These plaques and tangles in the brain are still considered some of the main features of Alzheimers disease. Another feature is the loss of connections between nerve cells in the brain. Neurons transmit messages between different parts of the brain, and from the brain to muscles and organs in the body. Many other complex brain changes are thought to play a role in Alzheimers, too.
This damage initially appears to take place in the hippocampus, the part of the brain essential in forming memories. As neurons die, additional parts of the brain are affected. By the final stage of Alzheimers, damage is widespread, and brain tissue has shrunk significantly.
What Are The Most Common Types Of Dementia
- Alzheimers disease.;This is the most common cause of dementia, accounting for 60 to 80 percent of cases. It is caused by specific changes in the brain. The trademark symptom is trouble remembering recent events, such as a conversation that occurred minutes or hours ago, while difficulty remembering more distant memories occurs later in the disease. Other concerns like difficulty with walking or talking or personality changes also come later. Family history is the most important risk factor. Having a first-degree relative with Alzheimers disease increases the risk of developing it by 10 to 30 percent.
- Vascular dementia.;About 10 percent of dementia cases are linked to strokes or other issues with blood flow to the brain. Diabetes, high blood pressure and high cholesterol are also risk factors. Symptoms vary depending on the area and size of the brain impacted. The disease progresses in a step-wise fashion, meaning symptoms will suddenly get worse as the individual gets more strokes or mini-strokes.
- Lewy body dementia. In addition to more typical symptoms like memory loss, people with this form of dementia may have movement or balance problems like stiffness or trembling. Many people also experience changes in alertness including daytime sleepiness, confusion or staring spells. They may also have trouble sleeping at night or may experience visual hallucinations .
Recommended Reading: What Is The Best Treatment For Alzheimer
Difference Between Alzheimers And Dementia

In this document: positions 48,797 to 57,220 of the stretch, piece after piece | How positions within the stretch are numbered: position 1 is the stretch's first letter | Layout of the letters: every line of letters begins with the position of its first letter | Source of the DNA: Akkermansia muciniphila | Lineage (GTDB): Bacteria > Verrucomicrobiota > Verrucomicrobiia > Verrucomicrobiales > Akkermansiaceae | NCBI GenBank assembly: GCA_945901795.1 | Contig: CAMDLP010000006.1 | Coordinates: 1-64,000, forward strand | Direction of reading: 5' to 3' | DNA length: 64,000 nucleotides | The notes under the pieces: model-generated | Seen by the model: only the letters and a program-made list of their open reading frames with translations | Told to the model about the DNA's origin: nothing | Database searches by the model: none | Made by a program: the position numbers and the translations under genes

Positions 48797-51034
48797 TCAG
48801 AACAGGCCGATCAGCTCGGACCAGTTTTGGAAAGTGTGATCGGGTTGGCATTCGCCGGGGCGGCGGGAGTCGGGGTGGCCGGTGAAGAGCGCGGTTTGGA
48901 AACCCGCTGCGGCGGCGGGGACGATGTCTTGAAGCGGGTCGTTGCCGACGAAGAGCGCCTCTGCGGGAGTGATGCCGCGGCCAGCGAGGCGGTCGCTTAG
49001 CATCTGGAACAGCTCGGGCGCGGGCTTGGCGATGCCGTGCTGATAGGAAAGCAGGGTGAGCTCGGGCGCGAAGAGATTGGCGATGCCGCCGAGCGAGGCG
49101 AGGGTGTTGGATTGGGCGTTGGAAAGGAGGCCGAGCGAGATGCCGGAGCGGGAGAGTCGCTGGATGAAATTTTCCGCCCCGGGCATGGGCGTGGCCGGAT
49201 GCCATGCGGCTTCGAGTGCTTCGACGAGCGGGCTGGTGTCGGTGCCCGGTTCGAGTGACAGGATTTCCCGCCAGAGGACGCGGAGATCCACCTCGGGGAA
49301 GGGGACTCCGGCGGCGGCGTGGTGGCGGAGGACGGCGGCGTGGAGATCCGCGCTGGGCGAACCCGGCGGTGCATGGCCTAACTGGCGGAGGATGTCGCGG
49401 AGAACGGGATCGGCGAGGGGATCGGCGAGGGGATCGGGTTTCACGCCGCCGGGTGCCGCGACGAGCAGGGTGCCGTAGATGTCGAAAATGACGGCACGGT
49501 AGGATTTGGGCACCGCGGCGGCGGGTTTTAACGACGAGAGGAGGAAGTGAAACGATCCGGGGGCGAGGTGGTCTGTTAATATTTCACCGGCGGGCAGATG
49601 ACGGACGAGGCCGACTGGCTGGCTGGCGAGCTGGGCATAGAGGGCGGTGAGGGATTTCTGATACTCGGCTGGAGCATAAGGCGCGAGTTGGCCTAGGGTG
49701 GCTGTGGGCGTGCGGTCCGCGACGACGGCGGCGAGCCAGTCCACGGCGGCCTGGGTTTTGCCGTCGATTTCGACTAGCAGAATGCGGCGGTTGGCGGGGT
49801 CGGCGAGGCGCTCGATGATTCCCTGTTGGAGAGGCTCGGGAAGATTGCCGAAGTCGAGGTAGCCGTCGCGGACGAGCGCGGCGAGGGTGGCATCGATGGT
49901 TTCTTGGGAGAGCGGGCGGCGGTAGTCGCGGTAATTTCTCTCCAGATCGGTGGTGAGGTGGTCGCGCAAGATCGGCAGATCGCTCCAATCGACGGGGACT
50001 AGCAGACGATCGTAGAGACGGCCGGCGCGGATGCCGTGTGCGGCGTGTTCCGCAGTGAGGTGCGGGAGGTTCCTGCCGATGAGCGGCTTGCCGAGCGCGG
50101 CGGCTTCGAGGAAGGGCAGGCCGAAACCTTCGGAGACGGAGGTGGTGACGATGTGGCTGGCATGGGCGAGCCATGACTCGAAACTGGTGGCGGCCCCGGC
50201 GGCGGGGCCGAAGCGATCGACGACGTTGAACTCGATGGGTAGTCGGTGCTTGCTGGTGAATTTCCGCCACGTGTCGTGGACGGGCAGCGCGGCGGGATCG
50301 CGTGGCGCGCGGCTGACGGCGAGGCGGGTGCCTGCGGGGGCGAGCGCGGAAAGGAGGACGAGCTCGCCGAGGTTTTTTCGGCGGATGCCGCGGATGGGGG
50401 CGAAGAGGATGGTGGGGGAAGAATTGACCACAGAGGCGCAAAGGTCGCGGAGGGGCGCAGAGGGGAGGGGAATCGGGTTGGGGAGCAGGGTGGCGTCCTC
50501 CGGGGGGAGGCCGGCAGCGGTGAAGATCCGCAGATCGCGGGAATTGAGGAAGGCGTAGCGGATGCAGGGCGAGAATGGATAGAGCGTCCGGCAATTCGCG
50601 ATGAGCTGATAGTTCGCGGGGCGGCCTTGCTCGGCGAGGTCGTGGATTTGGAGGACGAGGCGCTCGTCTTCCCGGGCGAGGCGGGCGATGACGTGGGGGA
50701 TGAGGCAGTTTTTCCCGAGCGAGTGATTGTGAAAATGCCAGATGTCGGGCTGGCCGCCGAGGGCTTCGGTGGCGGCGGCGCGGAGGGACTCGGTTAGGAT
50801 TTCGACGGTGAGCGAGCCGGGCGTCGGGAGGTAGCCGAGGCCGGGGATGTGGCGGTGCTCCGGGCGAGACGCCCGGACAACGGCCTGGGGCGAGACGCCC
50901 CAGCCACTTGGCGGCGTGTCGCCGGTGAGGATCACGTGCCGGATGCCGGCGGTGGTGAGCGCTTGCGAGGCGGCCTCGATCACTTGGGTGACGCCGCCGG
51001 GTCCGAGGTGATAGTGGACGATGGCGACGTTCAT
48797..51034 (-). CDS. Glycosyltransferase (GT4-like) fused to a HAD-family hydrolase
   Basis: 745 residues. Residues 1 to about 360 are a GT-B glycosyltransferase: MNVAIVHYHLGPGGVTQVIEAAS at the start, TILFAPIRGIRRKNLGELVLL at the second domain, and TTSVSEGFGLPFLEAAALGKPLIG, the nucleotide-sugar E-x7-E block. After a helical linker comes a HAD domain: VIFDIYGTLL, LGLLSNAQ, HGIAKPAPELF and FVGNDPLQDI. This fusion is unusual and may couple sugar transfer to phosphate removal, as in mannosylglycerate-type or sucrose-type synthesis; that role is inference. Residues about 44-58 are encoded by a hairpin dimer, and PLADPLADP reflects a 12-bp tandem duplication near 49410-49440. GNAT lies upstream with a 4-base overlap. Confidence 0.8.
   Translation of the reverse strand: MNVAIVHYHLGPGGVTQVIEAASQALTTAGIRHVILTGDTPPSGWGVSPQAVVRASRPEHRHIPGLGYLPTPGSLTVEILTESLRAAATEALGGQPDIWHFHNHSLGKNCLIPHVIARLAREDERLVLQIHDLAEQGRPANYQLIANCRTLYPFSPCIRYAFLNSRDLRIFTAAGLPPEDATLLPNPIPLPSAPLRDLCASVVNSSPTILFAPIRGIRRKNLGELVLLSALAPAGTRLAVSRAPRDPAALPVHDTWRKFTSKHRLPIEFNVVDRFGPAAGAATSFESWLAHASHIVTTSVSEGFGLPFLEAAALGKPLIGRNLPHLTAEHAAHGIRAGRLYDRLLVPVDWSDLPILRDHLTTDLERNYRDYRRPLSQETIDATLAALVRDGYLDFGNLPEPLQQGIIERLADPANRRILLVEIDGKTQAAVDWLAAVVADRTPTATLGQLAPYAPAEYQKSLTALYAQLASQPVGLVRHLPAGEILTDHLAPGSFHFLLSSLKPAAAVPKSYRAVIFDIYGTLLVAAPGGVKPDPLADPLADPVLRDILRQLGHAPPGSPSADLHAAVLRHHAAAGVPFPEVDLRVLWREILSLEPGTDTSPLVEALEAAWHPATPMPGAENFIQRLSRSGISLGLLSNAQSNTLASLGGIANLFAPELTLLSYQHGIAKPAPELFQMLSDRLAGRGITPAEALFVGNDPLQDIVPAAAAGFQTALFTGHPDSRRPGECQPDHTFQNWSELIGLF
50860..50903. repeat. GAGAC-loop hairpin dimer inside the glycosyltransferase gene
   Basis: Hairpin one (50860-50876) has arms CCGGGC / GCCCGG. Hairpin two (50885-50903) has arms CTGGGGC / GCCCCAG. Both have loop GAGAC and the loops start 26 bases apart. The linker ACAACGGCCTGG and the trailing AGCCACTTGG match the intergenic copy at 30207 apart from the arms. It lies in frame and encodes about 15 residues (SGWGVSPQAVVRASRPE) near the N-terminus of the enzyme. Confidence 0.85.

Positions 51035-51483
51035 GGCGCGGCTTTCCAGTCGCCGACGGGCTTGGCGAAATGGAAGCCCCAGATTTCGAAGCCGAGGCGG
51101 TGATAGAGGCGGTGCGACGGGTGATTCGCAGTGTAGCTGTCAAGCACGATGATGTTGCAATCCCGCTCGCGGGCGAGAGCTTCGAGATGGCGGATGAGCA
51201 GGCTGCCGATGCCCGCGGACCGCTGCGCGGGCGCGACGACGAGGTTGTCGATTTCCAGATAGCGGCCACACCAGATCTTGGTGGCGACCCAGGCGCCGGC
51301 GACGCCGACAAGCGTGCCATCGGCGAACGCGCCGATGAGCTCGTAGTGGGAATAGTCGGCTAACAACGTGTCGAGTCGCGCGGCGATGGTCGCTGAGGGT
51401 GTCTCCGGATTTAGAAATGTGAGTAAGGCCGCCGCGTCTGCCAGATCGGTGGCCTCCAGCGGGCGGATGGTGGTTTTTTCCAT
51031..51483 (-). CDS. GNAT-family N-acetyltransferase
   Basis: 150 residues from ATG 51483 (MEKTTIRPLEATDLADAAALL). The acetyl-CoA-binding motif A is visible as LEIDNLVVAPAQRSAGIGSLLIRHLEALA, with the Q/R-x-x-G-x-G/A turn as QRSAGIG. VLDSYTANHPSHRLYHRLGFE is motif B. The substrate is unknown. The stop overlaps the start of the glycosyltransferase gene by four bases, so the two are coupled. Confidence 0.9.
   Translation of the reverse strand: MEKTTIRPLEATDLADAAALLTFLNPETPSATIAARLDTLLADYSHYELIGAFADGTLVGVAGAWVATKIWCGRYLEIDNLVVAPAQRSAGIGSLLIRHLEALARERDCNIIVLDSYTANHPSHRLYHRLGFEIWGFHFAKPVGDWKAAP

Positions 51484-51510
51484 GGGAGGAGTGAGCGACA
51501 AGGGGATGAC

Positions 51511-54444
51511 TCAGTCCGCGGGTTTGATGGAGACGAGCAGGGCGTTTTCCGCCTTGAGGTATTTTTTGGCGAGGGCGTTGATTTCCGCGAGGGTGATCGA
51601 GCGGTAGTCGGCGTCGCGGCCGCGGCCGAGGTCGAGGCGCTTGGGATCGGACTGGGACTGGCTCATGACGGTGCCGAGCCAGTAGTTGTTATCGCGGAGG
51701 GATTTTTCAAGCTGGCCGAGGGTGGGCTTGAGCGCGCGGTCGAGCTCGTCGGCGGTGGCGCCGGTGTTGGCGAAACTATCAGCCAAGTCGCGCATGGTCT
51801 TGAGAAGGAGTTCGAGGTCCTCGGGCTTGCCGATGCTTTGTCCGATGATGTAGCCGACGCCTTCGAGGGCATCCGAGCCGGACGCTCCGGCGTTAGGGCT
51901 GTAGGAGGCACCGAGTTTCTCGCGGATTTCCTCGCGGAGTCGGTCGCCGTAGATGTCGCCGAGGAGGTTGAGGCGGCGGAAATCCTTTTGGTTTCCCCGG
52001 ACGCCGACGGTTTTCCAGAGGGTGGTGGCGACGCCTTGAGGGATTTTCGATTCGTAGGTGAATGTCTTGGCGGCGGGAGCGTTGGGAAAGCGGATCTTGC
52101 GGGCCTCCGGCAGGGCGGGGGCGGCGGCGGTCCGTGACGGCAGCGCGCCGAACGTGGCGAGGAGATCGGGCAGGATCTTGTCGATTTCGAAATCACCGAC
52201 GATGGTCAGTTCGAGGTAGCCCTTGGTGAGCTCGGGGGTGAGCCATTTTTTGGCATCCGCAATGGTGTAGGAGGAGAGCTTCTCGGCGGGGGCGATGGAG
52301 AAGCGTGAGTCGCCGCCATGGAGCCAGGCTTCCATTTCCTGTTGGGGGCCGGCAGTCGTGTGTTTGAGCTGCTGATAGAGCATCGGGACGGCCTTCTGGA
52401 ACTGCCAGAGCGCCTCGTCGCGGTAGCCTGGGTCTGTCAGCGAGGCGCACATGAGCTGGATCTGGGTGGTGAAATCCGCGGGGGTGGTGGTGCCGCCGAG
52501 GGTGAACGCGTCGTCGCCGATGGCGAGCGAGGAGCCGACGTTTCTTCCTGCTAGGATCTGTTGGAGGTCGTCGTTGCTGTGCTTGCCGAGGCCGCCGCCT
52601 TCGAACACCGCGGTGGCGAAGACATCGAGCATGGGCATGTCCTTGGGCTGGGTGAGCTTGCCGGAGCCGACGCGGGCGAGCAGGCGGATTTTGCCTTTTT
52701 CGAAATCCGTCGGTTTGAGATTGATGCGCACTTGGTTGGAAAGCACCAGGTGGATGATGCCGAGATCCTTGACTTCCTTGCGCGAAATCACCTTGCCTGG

Alzheimers disease and dementia are two terms that are often used interchangeably as many people believe that one means the other. In fact, the distinction between the two diseases often causes confusion on the behalf of caregivers, families and patients. Learn more about how the two diagnoses, while related, are remarkably different.
What Happens To The Brain In Alzheimers Disease
People with AD gradually suffer memory loss and a decline in thinking abilities, as well as major personality changes. These losses in cognitive function are accompanied by changes in the brain, including the build-up of amyloid plaques and tau-containing neurofibrillary tangles, which result in the death of brain cells and the breakdown of the connections between them.
Amyloid plaques and neurofibrillary tangles are the primary hallmarks of Alzheimers disease. Plaques are dense deposits of protein and cellular material outside and around the brains nerve cells. Tangles are twisted fibers that build up inside the nerve cells. Scientists have known about plaques and tangles since 1906, when a German physician, Dr. Alois Alzheimer, first identified them in the brain of woman who had died after suffering paranoid delusions and psychosis. Intensive research efforts of the last two decades have revealed much about their composition, how they form, and their possible roles in the development of Alzheimers disease. The deposition of amyloid in the form of plaques is thought by many scientists to trigger the cascade of events leading to Alzheimers pathology. Amyloid now is believed to be a critical target for eventual treatment. The best evidence that amyloid causes the disease comes from the genetic studies in which mutations of APP, PS1, PS2 and APOE e4 all facilitate amyloid accumulation.